Experience or Expertise?

In the first episode of his new podcast, The Knowledge Project, Farnam Street’s Shane Parrish interviews Michael Mauboussin about a wide range of topics centered around the decision-making process. Mauboussin had some interesting things to say about the difference between experience and expertise:

There is a great quote from Greg Northcraft, which I love, when he says you have to differentiate between experience and expertise. Intuition relates to this.

He said expertise… An expert is someone who has a predictive model that works, and so just because you’ve been doing something for a long time doesn’t mean that you have a predictive model that works.

I hear from young people in the finance industry on a regular basis who are forced to deal with a lack of experience when trying to get their ideas across to clients or their superiors. You have to pay your dues and be patient in any field, but there are also many bright and capable young people that are often overlooked simply because of their age. It feels safer for clients or co-workers to defer to the gray hairs who have been around for much longer.

A number of years ago I attended a conference with GMO’s Jeremy Grantham as the keynote speaker. During his speech Grantham pulled no punches and basically told the packed house full of professional investors that, “you’re all doing this wrong.” He said the majority of the people in the room tried to make portfolio and risk management far too complex and don’t spend enough time focusing on the things that really matter. He stated that most of the organizations these people were investing on behalf of would be worse off because of this. The reception from the crowd was less than enthusiastic, to say the least.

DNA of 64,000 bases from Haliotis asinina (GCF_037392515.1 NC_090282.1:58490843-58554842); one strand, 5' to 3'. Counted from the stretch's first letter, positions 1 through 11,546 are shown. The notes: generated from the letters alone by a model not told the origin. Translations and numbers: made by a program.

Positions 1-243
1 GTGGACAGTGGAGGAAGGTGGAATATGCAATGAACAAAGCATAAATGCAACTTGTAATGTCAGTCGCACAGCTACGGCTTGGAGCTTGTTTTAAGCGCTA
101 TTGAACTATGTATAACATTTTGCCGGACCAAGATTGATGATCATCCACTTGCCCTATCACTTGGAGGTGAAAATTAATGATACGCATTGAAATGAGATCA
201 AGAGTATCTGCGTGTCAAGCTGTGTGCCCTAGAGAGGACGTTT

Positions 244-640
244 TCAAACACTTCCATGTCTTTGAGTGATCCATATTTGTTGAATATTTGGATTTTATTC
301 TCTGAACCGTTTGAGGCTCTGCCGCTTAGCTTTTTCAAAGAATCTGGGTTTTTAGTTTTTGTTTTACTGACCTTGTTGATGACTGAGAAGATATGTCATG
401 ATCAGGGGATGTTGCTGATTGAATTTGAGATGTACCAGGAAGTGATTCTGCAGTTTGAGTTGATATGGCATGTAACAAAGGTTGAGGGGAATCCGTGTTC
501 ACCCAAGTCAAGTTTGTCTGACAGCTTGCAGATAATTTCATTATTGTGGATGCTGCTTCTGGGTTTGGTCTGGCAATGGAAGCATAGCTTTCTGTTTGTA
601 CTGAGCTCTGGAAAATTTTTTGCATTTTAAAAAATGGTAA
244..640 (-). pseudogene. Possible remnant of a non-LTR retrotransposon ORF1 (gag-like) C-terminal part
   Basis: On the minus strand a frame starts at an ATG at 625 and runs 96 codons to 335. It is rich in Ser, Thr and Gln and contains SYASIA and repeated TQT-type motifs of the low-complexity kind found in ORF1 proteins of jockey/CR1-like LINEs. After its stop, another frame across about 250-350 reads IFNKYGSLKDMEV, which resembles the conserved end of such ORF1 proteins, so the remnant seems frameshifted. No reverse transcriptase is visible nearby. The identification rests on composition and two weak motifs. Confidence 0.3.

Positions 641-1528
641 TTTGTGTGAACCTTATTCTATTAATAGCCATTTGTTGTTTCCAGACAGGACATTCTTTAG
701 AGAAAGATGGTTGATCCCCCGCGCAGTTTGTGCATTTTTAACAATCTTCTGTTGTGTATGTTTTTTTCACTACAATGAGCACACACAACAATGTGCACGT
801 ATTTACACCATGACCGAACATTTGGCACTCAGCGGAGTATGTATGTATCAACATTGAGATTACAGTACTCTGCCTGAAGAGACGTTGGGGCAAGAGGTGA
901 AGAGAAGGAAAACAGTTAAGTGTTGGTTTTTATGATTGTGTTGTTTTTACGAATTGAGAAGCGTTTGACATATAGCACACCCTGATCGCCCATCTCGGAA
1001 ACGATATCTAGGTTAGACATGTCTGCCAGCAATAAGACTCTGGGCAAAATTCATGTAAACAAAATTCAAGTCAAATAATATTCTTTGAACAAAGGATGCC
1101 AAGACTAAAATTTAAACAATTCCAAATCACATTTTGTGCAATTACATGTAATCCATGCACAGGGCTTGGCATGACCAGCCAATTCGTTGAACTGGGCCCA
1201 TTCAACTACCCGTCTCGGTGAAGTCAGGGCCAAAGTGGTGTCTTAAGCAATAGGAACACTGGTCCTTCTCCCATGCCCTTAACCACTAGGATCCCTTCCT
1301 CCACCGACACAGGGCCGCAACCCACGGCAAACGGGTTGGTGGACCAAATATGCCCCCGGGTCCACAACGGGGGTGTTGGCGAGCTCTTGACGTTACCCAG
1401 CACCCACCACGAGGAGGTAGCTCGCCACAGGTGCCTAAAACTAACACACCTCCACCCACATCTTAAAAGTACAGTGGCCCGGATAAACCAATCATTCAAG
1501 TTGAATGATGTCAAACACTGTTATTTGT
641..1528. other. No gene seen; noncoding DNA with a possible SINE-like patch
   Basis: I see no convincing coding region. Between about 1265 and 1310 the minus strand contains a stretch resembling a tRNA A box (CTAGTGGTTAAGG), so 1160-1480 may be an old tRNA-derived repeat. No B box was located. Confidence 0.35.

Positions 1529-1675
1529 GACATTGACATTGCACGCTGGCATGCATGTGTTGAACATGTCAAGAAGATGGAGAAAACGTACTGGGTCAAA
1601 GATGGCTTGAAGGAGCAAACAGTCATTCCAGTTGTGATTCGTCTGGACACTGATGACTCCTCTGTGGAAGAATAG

Following his speech there was a break for snacks (professional investors are like kids at a youth soccer game during conferences — we need a snack break) and I noticed no one was talking to Grantham as he waited in line for a cookie. I have a feeling this had something to do with the lukewarm reception his speech received. So I approached, introduced myself and asked, “What could a younger person such as myself do to create change within an investment organization?”

He was very kind and offered me a very quick outline of his views on not only portfolio management, but also how to run a successful investment firm (GMO, the firm he founded, manages over $100 billion so he has plenty of clout on the subject). His parting words before being whisked away by his handlers have stuck with me ever since.